• The history mechanism must remember which block was referenced most recently

    • It victimizes one of the other blocks, choosing randomly if there is more than one other block to choose from

  • A two-way associative cache, LRU and NMRU are equivalent

  • For higher degrees of associativity, NMRU is less exact but simpler to implement

    • The history list needs only a single element (the most recently referenced block)

  • The random replacement chooses a block from the candidate eviction set at random

  • Evicting blocks cont6

    Evicting Blocks (cont.)

    • Random replacement is only slightly worse than true LRU and still significantly better than FIFO

  • Implementing a true random policy would be very difficult

    • Practical mechanisms usually employ some reasonable pseudo-random approximation for choosing a block for eviction from the candidate set

  • Handling updates to a block

    Handling Updates to a Block

    • The presence of a cache subsystem implies the existence of more than one copy of a block of memory in the system

      • Even with a single level of cache, a block that is currently cached also has a copy still stored in the main memory

    • As long as blocks are only read and never written, all copies of the block have exactly the same contents

    • When the processor writes to a block, some mechanism must exist for updating all copies of the block

    Handling updates to a block cont

    Handling Updates to a Block (cont.)

    • To guarantee that the effects of the write persist beyond the time that the block resides in the cache

  • There are two approaches:

    • Write-through caches and writeback caches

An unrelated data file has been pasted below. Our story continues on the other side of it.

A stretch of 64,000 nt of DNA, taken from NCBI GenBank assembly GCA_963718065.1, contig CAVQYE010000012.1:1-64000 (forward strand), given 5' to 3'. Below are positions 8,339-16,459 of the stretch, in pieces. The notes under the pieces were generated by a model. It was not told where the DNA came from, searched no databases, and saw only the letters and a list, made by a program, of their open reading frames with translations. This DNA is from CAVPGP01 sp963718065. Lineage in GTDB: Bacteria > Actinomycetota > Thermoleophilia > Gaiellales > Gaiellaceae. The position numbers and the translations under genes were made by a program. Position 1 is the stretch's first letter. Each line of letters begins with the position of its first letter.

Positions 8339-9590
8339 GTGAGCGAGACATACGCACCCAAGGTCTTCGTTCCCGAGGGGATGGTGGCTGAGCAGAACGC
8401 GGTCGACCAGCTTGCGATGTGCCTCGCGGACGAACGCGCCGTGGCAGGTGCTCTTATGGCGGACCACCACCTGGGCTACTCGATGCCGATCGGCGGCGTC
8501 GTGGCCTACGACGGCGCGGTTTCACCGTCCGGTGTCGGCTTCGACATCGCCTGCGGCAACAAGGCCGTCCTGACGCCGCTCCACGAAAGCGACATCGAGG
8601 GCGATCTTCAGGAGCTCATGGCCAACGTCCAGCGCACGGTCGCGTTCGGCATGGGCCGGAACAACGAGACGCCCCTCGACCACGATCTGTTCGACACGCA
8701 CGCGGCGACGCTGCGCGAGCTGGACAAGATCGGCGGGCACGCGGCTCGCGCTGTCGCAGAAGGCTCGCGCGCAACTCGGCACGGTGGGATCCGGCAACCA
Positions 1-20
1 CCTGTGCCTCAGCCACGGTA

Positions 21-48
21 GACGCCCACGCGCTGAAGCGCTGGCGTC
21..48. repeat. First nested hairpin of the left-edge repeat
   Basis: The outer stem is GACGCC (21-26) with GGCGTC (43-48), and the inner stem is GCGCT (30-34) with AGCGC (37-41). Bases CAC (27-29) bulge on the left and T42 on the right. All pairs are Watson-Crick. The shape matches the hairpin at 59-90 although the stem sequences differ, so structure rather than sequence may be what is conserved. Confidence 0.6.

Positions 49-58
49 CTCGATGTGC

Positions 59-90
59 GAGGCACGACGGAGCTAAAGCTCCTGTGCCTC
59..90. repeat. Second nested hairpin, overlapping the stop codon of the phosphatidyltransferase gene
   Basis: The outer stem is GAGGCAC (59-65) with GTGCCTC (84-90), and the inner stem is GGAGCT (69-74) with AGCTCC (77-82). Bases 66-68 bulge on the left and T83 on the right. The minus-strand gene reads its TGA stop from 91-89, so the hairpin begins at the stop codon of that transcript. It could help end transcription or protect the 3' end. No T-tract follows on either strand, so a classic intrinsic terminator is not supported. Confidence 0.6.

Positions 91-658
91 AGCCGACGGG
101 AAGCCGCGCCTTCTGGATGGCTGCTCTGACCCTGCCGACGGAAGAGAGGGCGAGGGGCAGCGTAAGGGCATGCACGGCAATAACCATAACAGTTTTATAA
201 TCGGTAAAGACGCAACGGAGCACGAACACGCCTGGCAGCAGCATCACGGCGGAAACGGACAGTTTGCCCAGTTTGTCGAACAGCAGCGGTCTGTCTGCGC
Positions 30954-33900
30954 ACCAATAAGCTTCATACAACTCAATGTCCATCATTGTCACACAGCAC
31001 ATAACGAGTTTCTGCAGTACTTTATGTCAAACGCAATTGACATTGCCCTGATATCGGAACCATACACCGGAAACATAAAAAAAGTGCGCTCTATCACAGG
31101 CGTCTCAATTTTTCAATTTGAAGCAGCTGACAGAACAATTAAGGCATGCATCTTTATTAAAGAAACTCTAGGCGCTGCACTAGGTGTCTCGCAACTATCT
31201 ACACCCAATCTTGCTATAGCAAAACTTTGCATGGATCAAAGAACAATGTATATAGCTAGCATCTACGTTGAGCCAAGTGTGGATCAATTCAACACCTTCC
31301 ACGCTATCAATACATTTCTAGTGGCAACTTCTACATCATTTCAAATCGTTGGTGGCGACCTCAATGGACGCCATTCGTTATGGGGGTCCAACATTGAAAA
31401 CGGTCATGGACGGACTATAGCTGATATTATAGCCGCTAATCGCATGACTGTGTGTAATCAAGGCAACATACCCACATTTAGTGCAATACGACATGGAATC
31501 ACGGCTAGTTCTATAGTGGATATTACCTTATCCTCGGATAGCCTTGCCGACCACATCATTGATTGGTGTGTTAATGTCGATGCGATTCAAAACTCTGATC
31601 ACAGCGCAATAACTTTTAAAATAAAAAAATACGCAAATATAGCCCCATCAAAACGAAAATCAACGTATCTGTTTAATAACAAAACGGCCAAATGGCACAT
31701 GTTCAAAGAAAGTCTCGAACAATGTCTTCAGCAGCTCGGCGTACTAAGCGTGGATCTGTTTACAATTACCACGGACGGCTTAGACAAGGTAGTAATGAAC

• A write-through cache simply propagates each write through the cache and on to the next level

    • This approach is attractive due to its simplicity

    • Correctness is easily maintained

      • There is never any ambiguity about which copy of a particular block is the current one

  • Handling updates to a block cont1

    Handling Updates to a Block (cont.)

    • Its main drawback is the amount of bandwidth required to support it

  • Typical programs contain about 15% writes

    • About one in six instructions updates a block in memory

    • Providing adequate bandwidth to the lowest level of the memory hierarchy to write through at this rate is practically impossible

      • The current and continually increasing disparity in frequency between processors and main memories

  • Write-through policies are rarely used throughout all levels of acache hierarchy

  • Handling updates to a block cont2

    Handling Updates to a Block (cont.)

    A write-through cache must also decide whether or not to fetch and allocate space for a block that has experienced a miss due to a write

    A write-allocate policy implies fetching such a block and installing it in the cache

    A write-no-allocate policy would avoid the fetch and would fetch and install blocks only on read misses

    Handling updates to a block cont3

    Handling Updates to a Block (cont.)

    • The main advantage of a write-no-allocate policy occurs when streaming writes overwrite most or all of an entire block before any unwritten part of the block is read

      • A useless fetch of data from the next level is avoided

      • The fetched data is useless since it is overwritten before it is read

  • A writeback cache delays updating the other copies of the block until it has to in order to maintain correctness

  • Handling updates to a block cont4

    Handling Updates to a Block (cont.)

    • In a writeback cache hierarchy, an implicit priority order is used to find the most up-to-date copy of a block

      • This priority order corresponds to the levels of the cache hierarchy and the order in which they are searched by the processor when attempting to satisfy a reference

    • If the most up-to-date copy is found in the highest level of cache, that copy is updated

      • Copies in lower levels are allowed to become stale since the update is not propagated to them

    • If the copy is found in a lower level, it is promoted to the top level of cache and is updated

      • Leaving behind stale copies in lower levels

    Handling updates to a block cont5

    Handling Updates to a Block (cont.)

    • The updated copy in a writeback cache is also marked with a dirty bit or flag

      • To indicate that it has been updated and that stale copies exist at lower levels of the hierarchy

    • When a dirty block is evicted to make room for other blocks, it is written back to the next level in the hierarchy